Susan Champlin

Photo by Tina Cockburn


Susan Champlin is a New York-based writer and editor whose work encompasses books and national magazines, editorial and marketing, nonfiction and fiction.

Susan served as project manager on four cookbooks for Bon Appétit and as consulting editor on Downtown Italian by Joe Campanale and chefs Gabriel Thompson and Katherine Thompson (Andrews McMeel, 2014) and Made in America: A Modern Collection of Classic Recipes by chefs Colby and Megan Garrelts (Andrews McMeel, 2015). She also edited the English translation of La Huella: Stories and Recipes from a Beach Kitchen (V&R Editoras, Buenos Aires, 2013).

As a marketing and business writer, Susan has created original brand-centric magazine content for Meredith and for international design/​branding firm LPK, and marketing materials for Discovery Communications, PBS, cable networks GSN, G4, and SíTV, and for the beloved Peanuts brand. She also writes for the children's brand The Moodsters, which which helps preschoolers learn emotional intelligence skills.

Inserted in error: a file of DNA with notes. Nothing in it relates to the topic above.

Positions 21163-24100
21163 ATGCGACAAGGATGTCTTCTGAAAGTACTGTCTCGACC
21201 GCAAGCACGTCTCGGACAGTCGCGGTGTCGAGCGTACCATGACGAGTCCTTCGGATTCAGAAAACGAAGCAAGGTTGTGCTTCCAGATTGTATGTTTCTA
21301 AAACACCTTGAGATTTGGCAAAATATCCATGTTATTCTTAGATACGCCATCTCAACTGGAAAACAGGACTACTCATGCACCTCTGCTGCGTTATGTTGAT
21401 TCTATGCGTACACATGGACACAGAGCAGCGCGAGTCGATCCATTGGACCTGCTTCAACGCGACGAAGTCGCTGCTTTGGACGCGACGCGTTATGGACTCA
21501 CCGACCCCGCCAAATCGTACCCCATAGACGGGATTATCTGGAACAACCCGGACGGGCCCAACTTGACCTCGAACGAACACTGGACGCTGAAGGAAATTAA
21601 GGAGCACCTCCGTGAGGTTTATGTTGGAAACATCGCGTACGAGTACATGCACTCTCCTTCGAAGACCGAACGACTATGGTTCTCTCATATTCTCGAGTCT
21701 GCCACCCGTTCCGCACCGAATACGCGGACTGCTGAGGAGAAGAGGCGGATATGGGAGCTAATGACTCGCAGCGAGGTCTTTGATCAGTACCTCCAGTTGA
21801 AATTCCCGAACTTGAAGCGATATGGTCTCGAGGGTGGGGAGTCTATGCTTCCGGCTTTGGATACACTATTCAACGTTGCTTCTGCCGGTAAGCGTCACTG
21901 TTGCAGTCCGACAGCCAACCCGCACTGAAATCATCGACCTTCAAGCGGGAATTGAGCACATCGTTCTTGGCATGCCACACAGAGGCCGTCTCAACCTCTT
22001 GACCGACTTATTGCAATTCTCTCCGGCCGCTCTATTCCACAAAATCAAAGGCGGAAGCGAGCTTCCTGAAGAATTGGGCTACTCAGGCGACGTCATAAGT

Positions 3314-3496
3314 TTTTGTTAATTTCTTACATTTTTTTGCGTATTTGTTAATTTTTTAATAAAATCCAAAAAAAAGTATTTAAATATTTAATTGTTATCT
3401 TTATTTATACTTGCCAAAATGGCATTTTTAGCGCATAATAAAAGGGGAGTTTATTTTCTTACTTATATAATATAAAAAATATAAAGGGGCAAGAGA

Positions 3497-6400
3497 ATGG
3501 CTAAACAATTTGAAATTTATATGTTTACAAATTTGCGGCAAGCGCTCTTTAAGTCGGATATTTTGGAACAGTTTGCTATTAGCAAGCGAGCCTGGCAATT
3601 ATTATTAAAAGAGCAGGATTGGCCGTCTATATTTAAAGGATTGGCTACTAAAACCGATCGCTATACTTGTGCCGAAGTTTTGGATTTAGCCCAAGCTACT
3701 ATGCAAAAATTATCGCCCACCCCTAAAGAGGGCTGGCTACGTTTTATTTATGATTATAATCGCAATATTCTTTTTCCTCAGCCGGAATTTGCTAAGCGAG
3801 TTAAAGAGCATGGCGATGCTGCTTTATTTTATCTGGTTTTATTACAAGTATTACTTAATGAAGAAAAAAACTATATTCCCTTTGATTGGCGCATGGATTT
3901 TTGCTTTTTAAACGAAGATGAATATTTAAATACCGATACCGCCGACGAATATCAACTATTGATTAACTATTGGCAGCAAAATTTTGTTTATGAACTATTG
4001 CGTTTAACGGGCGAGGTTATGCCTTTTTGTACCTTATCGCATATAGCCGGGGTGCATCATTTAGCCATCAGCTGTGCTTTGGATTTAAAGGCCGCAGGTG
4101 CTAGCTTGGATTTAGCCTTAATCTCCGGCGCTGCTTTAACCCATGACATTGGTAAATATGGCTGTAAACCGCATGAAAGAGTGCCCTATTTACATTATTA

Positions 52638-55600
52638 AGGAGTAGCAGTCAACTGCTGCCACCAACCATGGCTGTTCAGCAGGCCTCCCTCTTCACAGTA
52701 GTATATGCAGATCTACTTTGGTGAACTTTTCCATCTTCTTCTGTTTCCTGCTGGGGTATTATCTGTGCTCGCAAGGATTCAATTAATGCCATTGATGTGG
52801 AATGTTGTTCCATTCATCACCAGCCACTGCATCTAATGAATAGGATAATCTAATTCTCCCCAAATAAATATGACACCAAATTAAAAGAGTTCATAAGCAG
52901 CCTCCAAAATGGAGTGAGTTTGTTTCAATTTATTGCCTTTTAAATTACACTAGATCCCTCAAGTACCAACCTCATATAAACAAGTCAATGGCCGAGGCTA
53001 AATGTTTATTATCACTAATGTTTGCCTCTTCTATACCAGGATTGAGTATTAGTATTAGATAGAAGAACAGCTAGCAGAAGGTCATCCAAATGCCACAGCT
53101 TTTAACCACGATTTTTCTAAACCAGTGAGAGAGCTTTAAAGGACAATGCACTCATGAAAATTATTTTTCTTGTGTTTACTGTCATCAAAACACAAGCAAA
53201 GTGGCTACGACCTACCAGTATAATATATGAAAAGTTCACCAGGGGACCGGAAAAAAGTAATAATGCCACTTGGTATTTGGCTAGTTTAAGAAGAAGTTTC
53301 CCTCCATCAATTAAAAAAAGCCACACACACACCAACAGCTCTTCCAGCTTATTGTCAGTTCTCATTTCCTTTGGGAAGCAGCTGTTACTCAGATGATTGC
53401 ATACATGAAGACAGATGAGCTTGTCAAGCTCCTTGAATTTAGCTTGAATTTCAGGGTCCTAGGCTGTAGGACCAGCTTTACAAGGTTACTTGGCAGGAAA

Susan is the co-author with Stan Mack of the historical graphic novels for young people Road to Revolution! and Fight for Freedom (Bloomsbury, 2009 and 2012), and has spoken to students and schools across the country.

Born and raised in Los Angeles, Susan received a B.A. in English from Stanford University before starting a career as a writer and editor for national magazines. She served as a correspondent in People magazine’s Los Angeles bureau, and as managing editor of Modern Maturity and Bon Appétit.

Susan is currently back in school getting a masters' degree in special education from Hunter College in New York City, with an emphasis on teaching students who are deaf or hard of hearing.

She writes the blog “What Would Katharine Hepburn Do?” (http:/​/​

Selected Works

Children’s fiction
"…readers will be rooting for Sam and Annabelle to beat the odds."
Publishers Weekly
Children's fiction
"… combines historical fact and fictional characters into an exciting and action-packed narrative."
Junior Library Guild

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